Childhood & Early Life
He was born as Muralidhar Amte to Devidas Amte and his wife Laxmibai in Wardha district. His father was a British government official and his family was very wealthy and prosperous. “Baba” was his childhood nickname.
He enjoyed an idyllic childhood and even possessed his own gun by the time he was a teenager! He loved hunting and watching movies. In fact, he even wrote reviews for a film magazine and communicated with actresses like Greta Garbo and Norma Shearer.
When he attained the age of driving, his father gave him a Singer sportscar. He was living such a luxurious life as a youngster!
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After receiving legal education, Baba set up a successful law practice in Wardha. At that time, the Indian Nationalist movement was in full swing and he too joined the freedom struggle.
He became a defense lawyer for the freedom fighters who were imprisoned by the British authorities during the 1942 Quit India Movement.
As a freedom fighter he became acquainted with Mahatma Gandhi and spent some time at the seva gram ashram. Impressed by Gandhi’s principles he became his follower and started wearing khadi.
It was around this period that he became aware of the miseries leprosy patients were subjected too. People believed that leprosy was contagious and thus the patients were treated as outcasts and ostracized.
Wanting to do something to not just help leprosy patients, but to enable them to live a life of self-respect and dignity, he founded the Anandwan Ashram in 1948.
Anandwan is a community rehabilitation centre for leprosy patients where they learn how to be self-sufficient through hard work. The ashram is equipped with schools, hospitals and community centers for recreation.
Baba Amte’s motto was “Work Builds; Charity Destroys” and thus he encouraged all the inmates of Anandwan to live with self respect and dignity and contribute towards the community life by doing whatever work they can do.
By opening schools, a University, and training centers in Anandwan, he provided ample opportunities for the children and youngsters to get an education, learn new skills and become self dependent and stand on their own feet.
He always emphasized on the interdependence of human beings on each other and on the natural world. That is the philosophy that binds Anandwan where everyone has a role to play in the community be it cooking community meals, mentoring children, taking care of infants, or planting trees.
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He also established Gokul and Uttarayan which are homes for children and senior citizens respectively. In Gokul, 60 children who are either orphan or children of leprosy patients are provided food, accommodation, clothes and other basic facilities.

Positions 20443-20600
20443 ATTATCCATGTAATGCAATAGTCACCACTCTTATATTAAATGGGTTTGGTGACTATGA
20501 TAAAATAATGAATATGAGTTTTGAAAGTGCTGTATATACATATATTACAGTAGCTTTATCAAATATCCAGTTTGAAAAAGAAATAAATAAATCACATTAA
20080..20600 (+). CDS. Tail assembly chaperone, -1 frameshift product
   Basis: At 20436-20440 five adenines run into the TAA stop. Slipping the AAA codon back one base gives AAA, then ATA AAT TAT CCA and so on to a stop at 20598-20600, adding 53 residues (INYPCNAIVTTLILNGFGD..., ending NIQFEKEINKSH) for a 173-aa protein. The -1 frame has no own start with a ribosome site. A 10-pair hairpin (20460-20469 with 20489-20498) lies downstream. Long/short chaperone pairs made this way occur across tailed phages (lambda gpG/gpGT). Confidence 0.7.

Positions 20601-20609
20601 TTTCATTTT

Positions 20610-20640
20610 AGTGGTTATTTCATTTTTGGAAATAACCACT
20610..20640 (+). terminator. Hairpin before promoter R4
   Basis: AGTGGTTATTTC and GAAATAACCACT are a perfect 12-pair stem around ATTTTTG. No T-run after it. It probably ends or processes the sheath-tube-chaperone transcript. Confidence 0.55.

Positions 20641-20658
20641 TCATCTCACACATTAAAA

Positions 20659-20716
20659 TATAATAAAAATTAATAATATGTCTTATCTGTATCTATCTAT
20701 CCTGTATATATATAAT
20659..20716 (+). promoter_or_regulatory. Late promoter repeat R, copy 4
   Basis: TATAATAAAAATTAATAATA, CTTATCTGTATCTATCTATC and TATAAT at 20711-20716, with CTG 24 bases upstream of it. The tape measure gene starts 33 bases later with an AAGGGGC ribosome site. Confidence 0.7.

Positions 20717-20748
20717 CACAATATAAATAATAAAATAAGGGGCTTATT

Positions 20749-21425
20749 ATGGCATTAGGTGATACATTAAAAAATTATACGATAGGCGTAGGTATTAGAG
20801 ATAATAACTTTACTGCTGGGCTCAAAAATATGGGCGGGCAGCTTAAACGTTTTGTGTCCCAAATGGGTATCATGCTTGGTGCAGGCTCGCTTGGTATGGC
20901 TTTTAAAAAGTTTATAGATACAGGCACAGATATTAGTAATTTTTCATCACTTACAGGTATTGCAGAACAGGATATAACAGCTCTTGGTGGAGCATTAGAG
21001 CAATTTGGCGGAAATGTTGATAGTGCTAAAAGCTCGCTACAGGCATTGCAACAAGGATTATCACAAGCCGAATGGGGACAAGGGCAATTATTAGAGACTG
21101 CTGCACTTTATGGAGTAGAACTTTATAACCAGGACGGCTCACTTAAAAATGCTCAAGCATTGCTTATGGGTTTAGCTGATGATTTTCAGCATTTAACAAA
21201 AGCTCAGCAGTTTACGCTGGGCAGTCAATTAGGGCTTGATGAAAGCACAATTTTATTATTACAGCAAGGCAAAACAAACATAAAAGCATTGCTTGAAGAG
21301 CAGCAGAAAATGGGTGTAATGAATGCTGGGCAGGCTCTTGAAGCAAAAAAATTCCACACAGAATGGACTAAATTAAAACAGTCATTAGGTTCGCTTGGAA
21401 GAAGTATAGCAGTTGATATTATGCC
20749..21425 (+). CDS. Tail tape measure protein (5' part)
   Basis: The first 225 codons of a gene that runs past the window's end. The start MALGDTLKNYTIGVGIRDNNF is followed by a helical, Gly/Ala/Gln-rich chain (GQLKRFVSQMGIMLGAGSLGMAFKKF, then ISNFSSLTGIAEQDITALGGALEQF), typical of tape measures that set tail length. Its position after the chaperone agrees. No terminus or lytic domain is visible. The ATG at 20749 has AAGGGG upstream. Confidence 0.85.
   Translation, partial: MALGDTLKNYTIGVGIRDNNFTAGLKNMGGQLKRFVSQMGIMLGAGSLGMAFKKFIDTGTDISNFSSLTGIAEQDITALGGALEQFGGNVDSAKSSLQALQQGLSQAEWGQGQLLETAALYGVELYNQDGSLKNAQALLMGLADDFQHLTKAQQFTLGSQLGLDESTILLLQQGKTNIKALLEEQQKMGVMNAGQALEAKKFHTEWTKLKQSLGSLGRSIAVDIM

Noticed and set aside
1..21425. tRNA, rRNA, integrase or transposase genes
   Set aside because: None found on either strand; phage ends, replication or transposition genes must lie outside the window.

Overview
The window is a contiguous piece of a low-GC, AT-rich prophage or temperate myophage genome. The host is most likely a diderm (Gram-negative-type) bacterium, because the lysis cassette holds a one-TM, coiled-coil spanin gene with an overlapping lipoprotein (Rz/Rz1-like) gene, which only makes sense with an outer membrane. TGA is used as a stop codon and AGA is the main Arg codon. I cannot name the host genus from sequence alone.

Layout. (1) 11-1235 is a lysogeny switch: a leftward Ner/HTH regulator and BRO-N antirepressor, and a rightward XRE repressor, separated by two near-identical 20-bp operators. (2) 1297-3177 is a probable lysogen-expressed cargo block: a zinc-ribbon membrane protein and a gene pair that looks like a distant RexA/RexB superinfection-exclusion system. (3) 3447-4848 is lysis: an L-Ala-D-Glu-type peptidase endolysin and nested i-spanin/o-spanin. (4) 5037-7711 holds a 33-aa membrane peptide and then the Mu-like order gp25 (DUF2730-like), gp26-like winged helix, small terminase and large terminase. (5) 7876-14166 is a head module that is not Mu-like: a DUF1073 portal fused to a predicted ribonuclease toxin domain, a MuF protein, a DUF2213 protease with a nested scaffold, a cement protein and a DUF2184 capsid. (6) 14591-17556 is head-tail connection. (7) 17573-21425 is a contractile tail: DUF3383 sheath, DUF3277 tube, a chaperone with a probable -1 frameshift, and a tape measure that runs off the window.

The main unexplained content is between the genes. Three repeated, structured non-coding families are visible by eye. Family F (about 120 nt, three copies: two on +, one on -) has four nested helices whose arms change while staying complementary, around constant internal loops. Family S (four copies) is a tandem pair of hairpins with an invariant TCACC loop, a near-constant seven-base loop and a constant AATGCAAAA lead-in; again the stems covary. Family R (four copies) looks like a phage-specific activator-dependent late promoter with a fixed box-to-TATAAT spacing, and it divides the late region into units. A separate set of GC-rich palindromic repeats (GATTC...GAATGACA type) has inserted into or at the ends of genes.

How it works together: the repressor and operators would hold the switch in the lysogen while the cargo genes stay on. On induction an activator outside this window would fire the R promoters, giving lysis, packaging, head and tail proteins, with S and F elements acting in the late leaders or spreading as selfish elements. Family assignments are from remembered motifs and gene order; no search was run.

He created Sukh Sadan meaning “The House of Happiness” for rehabilitated leprosy patients where people form “social family” wherein two couples commit to care for an elderly couple. The elderly couple also helps by taking care of the children of the younger couple and by providing them advice.
He was an environmentalist who believed that humans have to live in harmony with nature, and not by exploiting nature. He motivated people to adopt a model of sustainable development that would be beneficial for both mankind and nature.
Baba Amte, a great believer in national unity, organized two Bharat Jodo—Knit India Movements—one from Kashmir to Kanyakumari in 1985 and the other from Assam to Gujarat in 1988. He aimed to promote peaceful co-existence among people and nature.
During the 1990s he joined Medha Patkar in the Narmada Bachao Andolan which was a social movement undertaken to stop the building of Sardar Sarovar Dam across the Narmada river.
Personal Life & Legacy
In 1946 Baba attended a function where he saw a girl who left the festivities to help an old maid with her chores. He decided that this was the kind of a life partner he wanted, and thus he married the girl, Sadhana. The couple had two sons and was happily married till the end.
His two sons and their wives are all medical doctors and they too have dedicated their lives to social service taking forward the legacy of Baba Amte.
He lived a long life spent mostly in making lives better for the diseased and downtrodden. He died in 2008 at the age of 94.